Is Sir Richard Branson the greatest marketer that ever lived? Quite possibly. He’s given more publicity to his Virgin Airline than any other airline CEO in aviation history.
Most recently Branson delivered on a wager he lost with CEO of Air Asia, Tony Fernandes, when Fernandes’ team finished ahead of his in both team’s d©but at the Formula One final held in Abu Dhabi in 2010. The bet required Branson to serve as an Air Asia flight attendant in full (female) uniform, which he did with his usual flair and enthusiasm yesterday, shaving his legs, donning bright red lipstick and fake eyelashes, making in-flight announcements and serving refreshments to travellers (including Fernandes) on board a special charity flight from Perth to Kuala Lumpur.
Each seat sold on the flight contributed AUD$100 to the Starlight Children’s Foundation, who help make life a little easier for seriously ill children and their families, and let’s face it, both airlines benefitted from this publicity.
Branson’s approach to what some may say is a rather stuffy aviation industry has been criticised and sometimes vilified but undoubtedly reaches media in every corner of the world. No such thing as bad publicity? It seems he can do no wrong really. But just last month the UK’s Daily Mail questioned if Branson’s promotion of his airline’s new domestic flights to Scotland was his ‘tackiest PR stunt yet?’ When the cabin doors opened on his first Little Red flight landing in Edinburgh the CEO lifted his kilt to reveal ‘Stiff competition’ printed on his underwear, directed to his competitor British Airways. The image went viral across all social media networks and travel publications globally.
In 2004 Branson ‘drove’ a high-speed Gibbs Aquada craft from Dover to Calais (across the English Channel) to earn the record of the fastest crossing in an amphibious vehicle in the Guinness Book of Records. Launching Virgin Mobile in India in 2008, he was lifted using a cradle to appear just in front of his logo on an enormous unfurled banner over 100 feet in the air accompanied by the release of thousands of red balloons and a perfect photo opportunity for the press.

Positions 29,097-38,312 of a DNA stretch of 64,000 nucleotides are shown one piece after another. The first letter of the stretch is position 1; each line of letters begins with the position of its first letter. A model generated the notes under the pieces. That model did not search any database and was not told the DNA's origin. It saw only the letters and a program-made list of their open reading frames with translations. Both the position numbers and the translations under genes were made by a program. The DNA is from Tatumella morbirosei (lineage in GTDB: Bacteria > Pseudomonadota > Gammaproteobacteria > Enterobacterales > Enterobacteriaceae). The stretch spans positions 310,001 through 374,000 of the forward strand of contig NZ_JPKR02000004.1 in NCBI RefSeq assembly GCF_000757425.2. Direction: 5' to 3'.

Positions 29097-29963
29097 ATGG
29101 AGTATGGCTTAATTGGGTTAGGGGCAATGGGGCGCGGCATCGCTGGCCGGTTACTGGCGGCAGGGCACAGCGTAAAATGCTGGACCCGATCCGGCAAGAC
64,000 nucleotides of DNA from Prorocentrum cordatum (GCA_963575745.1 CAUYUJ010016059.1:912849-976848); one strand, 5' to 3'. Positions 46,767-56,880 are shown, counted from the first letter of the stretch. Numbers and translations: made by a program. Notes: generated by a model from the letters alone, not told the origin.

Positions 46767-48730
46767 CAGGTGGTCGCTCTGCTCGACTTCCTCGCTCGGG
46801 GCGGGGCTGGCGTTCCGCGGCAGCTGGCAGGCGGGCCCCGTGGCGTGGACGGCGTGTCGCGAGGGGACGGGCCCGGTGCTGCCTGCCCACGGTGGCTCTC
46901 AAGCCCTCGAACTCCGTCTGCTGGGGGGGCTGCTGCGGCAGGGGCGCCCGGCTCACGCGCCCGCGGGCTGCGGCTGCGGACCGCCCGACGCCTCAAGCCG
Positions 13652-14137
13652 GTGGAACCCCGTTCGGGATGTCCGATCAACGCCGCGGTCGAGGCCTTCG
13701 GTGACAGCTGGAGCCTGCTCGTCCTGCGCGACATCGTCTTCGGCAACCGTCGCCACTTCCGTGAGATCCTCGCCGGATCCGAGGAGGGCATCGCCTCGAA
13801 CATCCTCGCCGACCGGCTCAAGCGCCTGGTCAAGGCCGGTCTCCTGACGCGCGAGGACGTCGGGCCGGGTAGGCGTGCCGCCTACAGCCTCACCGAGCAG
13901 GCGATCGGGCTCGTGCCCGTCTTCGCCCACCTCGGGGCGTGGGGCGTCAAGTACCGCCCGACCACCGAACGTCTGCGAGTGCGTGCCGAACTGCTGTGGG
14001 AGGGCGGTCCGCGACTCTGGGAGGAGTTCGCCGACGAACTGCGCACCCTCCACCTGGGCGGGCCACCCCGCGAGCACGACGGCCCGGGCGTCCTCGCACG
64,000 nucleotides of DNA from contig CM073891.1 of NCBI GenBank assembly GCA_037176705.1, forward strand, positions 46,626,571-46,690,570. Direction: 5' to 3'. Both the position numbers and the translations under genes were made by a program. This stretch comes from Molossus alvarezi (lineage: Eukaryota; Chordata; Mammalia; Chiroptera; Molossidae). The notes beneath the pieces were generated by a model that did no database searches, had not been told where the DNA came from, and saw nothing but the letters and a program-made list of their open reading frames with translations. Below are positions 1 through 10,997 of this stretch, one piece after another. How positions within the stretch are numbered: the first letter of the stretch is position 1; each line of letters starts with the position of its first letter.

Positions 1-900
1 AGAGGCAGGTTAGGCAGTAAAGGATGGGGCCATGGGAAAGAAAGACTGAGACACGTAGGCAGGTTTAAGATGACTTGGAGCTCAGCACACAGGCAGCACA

Perhaps taking a page out of the Branson book of airline CEO training, his good friend Tony Fernandes is embracing a ‘hands on’ approach to leading his airline, however slightly less flamboyant. The Air Asia CEO uses Twitter frequently to express his mind which more often than not go viral. In 2011 he famously refuted co-owners’ management of the West Ham United football club denials that he had not made an offer to purchase the club through Twitter. The deal didn’t go through although a bid for rival club Queens Park Rangers was more successful and he regularly expresses his love for the club and gains publicity through it at every opportunity.
His next step? Host of the The Apprentice Asia which premieres on May 22 where Fernandes will showcase his entrepreneurial spirit in the ultimate public job interview for a high ranking apprenticeship in the Air Asia Group. Taking the head of the table made famous by US tycoon Donald Trump, Fernandes will lay down challenges designed to suit a highly entrepreneurial location as is currently reflected in the Asian region.
It doesn’t always go to plan though. Ryanair releases a scantily-clad all female cabin crew calendar each year with proceeds going to charity KIDS. The UK’s advertising authority has criticised the calendar along with women’s rights groups but sales continue each year into the hundreds of thousands of pounds.
Similarly Nok Air, a Thai low cost carrier, received disapproval from the Thai Ministry of Culture when it also released a calendar through a Facebook competition. Apparently the women were professional Maxim models and Nok Air’s webpage crashed as a result of the overwhelming interest.
Spring Airlines based in Shanghai announced in late April that they will dress their cabin crew in maid and butler costumes with (gasp) hair untied and received some rather unhappy comments on their Facebook page accusing them of ‘objectifying’ their crew.
While Branson remains the king of publicity stunts other airlines are achieving virality through their clever campaigns, highlighted in this story about the great airline commercial wars. Air New Zealand are great at incorporating their country’s claims more famous representations such as their dominating rugby union team, the All Blacks, and as the location of The Lord of the Rings films, theming their in-flight safety videos, even having their livery fly in team colours.
Mostly I think that we all enjoy a good airline stunt, while marketers (and maybe some airline CEOs) around the world slap their palm to their forehead and say ‘why didn’t I think of that?’